Argus said, "Yes. Vila’s right. It’s better to leave the two of you here. We can’t risk either one of you until we know precisely where we need your skills.”
Avon turned to look at him sharply. "What are you saying?"
Argus kept his tone neutral and professional. "This is a recon mission. I should take one of the scouts. It doesn't make sense to risk you and Vila. Your skills are needed later."
Avon's eyes narrowed and he looked at Argus and Vila. He didn’t like what was happening; he knew what Argus and Vila were trying to do, without seeming to do it. Avon refused to be an object of pity. “Is that your tactical decision?” he asked acidly.
“Yes,” said Argus; his face was implacable. “If something happens to you on this recon, who will handle the security computers and disable the defence shield? Unless you think that Vila can do it.”
Vila said, “I bet I could. Why don’t you go, Avon?”
Argus said, "That's true. I've seen you disable computer controlled locks."
"You're not serious," said Avon, his voice rising. "The technologies of complex security systems are infinitely more difficult than single function apps."
“It’s up to you,” said Argus.
Avon stared at both of them for a moment. He recognized what was happening, he was being manipulated.
Friends and enemies; they all wanted to control and manipulate him. Sometimes he wondered if there was any difference between the two. The end effect was always the same, it didn't matter what the reason was. It was one human being overriding the will of another and replacing it with their own; removing their right to chose. Avon needed choice; for him it represented freedom. Without it, he was little more than a puppet for someone else; as he had been most of his life.
He had always hated it; and the last three years under Servalan's control had made it even more than hate. Avon had promised himself that he would never allow anyone to do this to him again.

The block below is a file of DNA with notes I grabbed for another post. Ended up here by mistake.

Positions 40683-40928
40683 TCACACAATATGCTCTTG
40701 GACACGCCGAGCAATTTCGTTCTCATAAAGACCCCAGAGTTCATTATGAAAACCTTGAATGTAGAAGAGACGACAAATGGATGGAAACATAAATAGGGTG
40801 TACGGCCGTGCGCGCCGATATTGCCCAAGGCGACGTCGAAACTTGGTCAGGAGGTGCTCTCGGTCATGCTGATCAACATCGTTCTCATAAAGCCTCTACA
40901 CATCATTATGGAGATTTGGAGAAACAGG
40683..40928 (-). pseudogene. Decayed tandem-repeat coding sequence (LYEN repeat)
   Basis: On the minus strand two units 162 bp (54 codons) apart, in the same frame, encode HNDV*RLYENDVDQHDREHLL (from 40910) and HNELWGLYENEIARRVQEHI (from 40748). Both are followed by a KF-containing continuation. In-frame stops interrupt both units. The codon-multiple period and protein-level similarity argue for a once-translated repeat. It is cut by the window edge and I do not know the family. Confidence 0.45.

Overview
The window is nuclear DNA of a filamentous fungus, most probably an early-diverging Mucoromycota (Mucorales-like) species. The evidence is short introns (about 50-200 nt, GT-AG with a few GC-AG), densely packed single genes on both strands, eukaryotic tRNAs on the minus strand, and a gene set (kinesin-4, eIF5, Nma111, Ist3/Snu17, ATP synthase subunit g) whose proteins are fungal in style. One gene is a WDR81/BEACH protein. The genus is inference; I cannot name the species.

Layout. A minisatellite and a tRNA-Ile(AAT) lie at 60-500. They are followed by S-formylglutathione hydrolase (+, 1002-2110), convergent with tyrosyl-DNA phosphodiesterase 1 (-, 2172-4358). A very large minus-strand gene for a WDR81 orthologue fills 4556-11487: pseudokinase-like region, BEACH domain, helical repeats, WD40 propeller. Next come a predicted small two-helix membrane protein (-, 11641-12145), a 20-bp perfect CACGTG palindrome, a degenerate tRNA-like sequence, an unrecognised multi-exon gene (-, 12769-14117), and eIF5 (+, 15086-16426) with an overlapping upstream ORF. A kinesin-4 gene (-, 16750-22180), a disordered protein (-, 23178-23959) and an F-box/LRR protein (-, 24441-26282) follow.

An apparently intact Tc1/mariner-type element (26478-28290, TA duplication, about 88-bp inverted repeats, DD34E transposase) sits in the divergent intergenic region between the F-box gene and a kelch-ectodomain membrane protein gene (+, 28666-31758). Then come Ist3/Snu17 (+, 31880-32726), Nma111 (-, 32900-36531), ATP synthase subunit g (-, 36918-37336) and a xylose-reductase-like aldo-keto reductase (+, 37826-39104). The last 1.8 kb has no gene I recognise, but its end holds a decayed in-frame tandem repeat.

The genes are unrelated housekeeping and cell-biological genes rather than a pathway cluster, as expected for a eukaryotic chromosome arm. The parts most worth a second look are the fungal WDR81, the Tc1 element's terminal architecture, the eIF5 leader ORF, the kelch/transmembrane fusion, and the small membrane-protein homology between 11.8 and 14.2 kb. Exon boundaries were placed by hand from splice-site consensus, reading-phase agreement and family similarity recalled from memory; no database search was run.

He said, “Very well. I’ll come with you. Vila can stay and handle the computers if anything happens.” He made a movement towards the door.
“What?!” exclaimed Vila. Nothing seemed to be going the way he expected.
“Avon.” Argus called his name to stop him. Avon turned back to face them. His voice was tight and controlled; his eyes were dark with suppressed anger. "Don't try to manipulate me, Argus." It wasn't just a warning. The room went deathly quiet. "If you have something to say, say it."
Argus was in no way intimidated by Avon's tone but he didn't want to push him; he had never intended for the other man to feel threatened. He had been trying to help. Argus knew that this was an issue which needed to be resolved, but they had more pressing matters at the moment.
His eyes locked onto Avon's and his voice dropped in tone. "Avon, lets discuss this back on the ship. Now is not the time."
The tension in the air made the others feel uncomfortable. They all seemed to be holding their breaths. If Avon's stares were like daggers, Argus would have been checking for holes. In turn, Argus was like an immovable object.
Now is not the time. Avon recognized that Argus was right; in order for them to do what they needed to do; he had to concede the situation. He would postpone their confrontation until later.
Avon's eyes were like hard granite but he said, "Agreed. We will discuss this later."
Argus realized he had made a serious mistake but there was no time to correct it now. They had more serious concerns. "You will stay here?" he asked Avon.
Avon replied guardedly, "For now."
Argus nodded solemnly in acknowledgement; he knew that Avon had just answered a completely different question.